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Bearing Repairing

Sim City 2000 rang out once again, calling the AsiaWheeling team to action. We didn’t even grab a cup of coffee, we just hopped on the cycles, bungee-ing  our poor Speed TR’s wounded front wheel onto the back seat of Scott’s  rental bike. Our first stop was this place, Top Cycle, rumored to be staffed by a knowledgeable Frenchman by the name of Willy.

It was strange to see Scott on this huge-wheeled rental cycle. The wheels seemed so big for a seat that was so low. I was troubled by this new problem with Scott’s bike so soon after our ill-fated adventures in Bangkok, but it felt good to wheel. And, man-o-man were we wheeling hard. A good hard wheel always has a way of calming me down, putting things into perspective and focus. Paired with a good cup of coffee, the cocktail is downright miraculous.

Well, the coffee was yet to come, but by that time we’d arrived at Top Cycle. We thanked our lucky stars to find them open for business. When a Caucasian fellow came out the front door, Scott asked “Are you Willy?”

“Yes,” he answered in a thick French accent. We explained our predicament, and Willy frowned down at the Speed TR’s dynamo hub. He began to unscrew the lid of the thing, murmuring in the way only a Frenchman can when wrapping his mind around a new mechanism. Very early on, he identified the bearing was indeed the problem, as our fellow yesterday had hypothesized, and seemed to think it was a reasonably standard size bearing.

“I think I can fix it, but this wheel is very complex… I also will need to go to the Chinese market and buy a bearing. Come back this evening. Maybe 4:30.”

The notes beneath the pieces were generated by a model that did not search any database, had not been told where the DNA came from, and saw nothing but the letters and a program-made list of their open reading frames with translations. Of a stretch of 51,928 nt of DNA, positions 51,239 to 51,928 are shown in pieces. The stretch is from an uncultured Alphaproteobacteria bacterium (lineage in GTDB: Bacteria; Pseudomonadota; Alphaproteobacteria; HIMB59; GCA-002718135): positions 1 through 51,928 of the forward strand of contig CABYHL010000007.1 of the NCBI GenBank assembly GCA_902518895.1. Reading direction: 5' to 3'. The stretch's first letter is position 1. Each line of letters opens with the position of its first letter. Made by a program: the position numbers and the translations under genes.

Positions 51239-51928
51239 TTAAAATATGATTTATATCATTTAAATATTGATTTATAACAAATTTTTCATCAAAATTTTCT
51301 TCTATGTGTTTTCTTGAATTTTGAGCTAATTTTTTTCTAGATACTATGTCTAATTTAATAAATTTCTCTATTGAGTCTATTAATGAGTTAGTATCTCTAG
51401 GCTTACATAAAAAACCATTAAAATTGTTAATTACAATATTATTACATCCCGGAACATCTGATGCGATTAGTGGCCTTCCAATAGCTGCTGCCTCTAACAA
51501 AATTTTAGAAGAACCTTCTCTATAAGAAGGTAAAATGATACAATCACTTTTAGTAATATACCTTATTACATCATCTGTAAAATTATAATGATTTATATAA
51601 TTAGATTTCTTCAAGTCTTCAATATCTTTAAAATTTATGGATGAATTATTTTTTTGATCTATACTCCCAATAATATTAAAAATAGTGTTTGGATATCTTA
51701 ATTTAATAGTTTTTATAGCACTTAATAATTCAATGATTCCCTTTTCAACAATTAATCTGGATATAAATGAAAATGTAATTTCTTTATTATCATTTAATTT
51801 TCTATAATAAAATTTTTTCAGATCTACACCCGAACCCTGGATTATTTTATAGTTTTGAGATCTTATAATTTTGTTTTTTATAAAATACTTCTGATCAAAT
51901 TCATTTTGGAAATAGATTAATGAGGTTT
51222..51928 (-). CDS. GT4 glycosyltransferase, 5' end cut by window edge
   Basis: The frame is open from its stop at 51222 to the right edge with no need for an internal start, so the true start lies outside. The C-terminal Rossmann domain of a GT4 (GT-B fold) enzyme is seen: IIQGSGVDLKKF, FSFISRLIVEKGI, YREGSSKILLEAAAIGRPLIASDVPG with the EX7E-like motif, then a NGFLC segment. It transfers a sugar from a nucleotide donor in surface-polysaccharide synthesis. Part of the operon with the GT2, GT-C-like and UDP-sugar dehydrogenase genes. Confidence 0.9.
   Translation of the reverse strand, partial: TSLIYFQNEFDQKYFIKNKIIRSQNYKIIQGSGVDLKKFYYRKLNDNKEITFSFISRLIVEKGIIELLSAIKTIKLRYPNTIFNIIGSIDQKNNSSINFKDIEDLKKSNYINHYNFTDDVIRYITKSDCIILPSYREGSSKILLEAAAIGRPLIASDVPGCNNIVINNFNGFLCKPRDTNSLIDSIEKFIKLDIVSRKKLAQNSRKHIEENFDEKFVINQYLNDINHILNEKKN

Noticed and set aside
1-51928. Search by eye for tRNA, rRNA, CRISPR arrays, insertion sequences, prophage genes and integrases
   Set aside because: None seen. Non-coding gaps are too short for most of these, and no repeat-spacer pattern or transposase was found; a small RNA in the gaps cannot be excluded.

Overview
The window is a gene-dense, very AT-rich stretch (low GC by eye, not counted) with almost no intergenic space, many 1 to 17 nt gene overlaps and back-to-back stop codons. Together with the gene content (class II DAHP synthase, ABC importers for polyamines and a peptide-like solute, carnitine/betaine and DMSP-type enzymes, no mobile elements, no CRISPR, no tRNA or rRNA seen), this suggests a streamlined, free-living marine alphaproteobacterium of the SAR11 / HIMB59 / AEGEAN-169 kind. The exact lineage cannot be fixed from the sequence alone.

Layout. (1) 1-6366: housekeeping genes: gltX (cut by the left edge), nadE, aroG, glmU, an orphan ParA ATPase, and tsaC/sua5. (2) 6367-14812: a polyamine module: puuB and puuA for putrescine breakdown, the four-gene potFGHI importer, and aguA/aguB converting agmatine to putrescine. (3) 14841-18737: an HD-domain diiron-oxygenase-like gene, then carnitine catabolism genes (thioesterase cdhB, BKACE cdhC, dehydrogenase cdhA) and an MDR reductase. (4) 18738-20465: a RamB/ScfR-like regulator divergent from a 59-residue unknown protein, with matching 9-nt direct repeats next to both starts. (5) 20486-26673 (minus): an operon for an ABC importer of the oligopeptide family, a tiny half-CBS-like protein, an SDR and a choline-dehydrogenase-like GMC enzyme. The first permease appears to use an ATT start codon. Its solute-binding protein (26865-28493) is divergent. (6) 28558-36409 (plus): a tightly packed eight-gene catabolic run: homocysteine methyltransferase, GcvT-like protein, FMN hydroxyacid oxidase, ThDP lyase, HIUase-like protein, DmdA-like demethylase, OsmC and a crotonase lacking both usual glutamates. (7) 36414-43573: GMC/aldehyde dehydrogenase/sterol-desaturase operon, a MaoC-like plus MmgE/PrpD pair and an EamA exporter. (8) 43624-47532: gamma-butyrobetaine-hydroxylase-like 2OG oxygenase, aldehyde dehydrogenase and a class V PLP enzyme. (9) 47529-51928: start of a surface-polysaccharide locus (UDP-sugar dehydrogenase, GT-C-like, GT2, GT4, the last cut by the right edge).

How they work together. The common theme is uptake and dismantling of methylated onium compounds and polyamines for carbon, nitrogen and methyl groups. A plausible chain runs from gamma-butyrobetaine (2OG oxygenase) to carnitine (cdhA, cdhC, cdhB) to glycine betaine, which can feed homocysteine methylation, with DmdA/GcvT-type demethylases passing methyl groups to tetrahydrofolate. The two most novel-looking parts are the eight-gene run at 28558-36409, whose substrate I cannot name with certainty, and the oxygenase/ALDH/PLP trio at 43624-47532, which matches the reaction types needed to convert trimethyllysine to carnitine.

Scott and I could barely contain our glee, and headed off in search of celebratory breakfasting, coffee, and some unexpectedly free wheeling.

What had yesterday seemed like an insurmountable problem was so quickly solved! Once again the gods of wheeling had shown us mercy.

Unfortunately, now it was a holiday Sunday, and when we stopped at a local hotel to ask directions we were told COPE and MAG were closed. Without the convenient folding capabilities of the Speed TR, catching a bus to the gardens that Motta had suggested we wheel would also be tough. I guess some good old-fashioned unplanned wheeling was the move, then.

Feeling like kings, we headed toward the Mekong and rode along it, making our way out of town. Scott’s bike featured a special passenger seat over the rear tire, which when not occupied could be used for extended rough rider calls. In honor of a good friend of ours who goes by the peculiar name, G-Money, we indulged…

We wheeled out of town and into a neighboring village perched on the banks of the Mekong, where we took advantage of Scott’s rental bike’s large front basket to purchase a gross of people’s waters. From there we took the road until it petered out into more of a dirt path, where we stopped to drink water and chart our next waypoint.

From there, we wheeled away from the river, up into the modest industrial quarter of Vientiane. We passed the giant factory where all Lao’s cigarettes are made, and for a while the entirety of the countryside stank like a humidor. Past there we called a random lichtenschtein onto farm roads, where we promptly got lost.

By this point, the roads were made mostly of packed dirt, with large inexplicable puddles forming major hazards from time to time. We decided to rely on our compass and the kindness of strangers in an attempt to cut through this stretch of agricultural land back toward the city.

Using the aforementioned aids, we headed onto ever smaller and more treacherous tangled Lao farm roads. My Speed TR did an admirable job of this totally off-road wheeling, fording large mud puddles, and climbing through uphill stretches over loose gravel and rotting farm waste.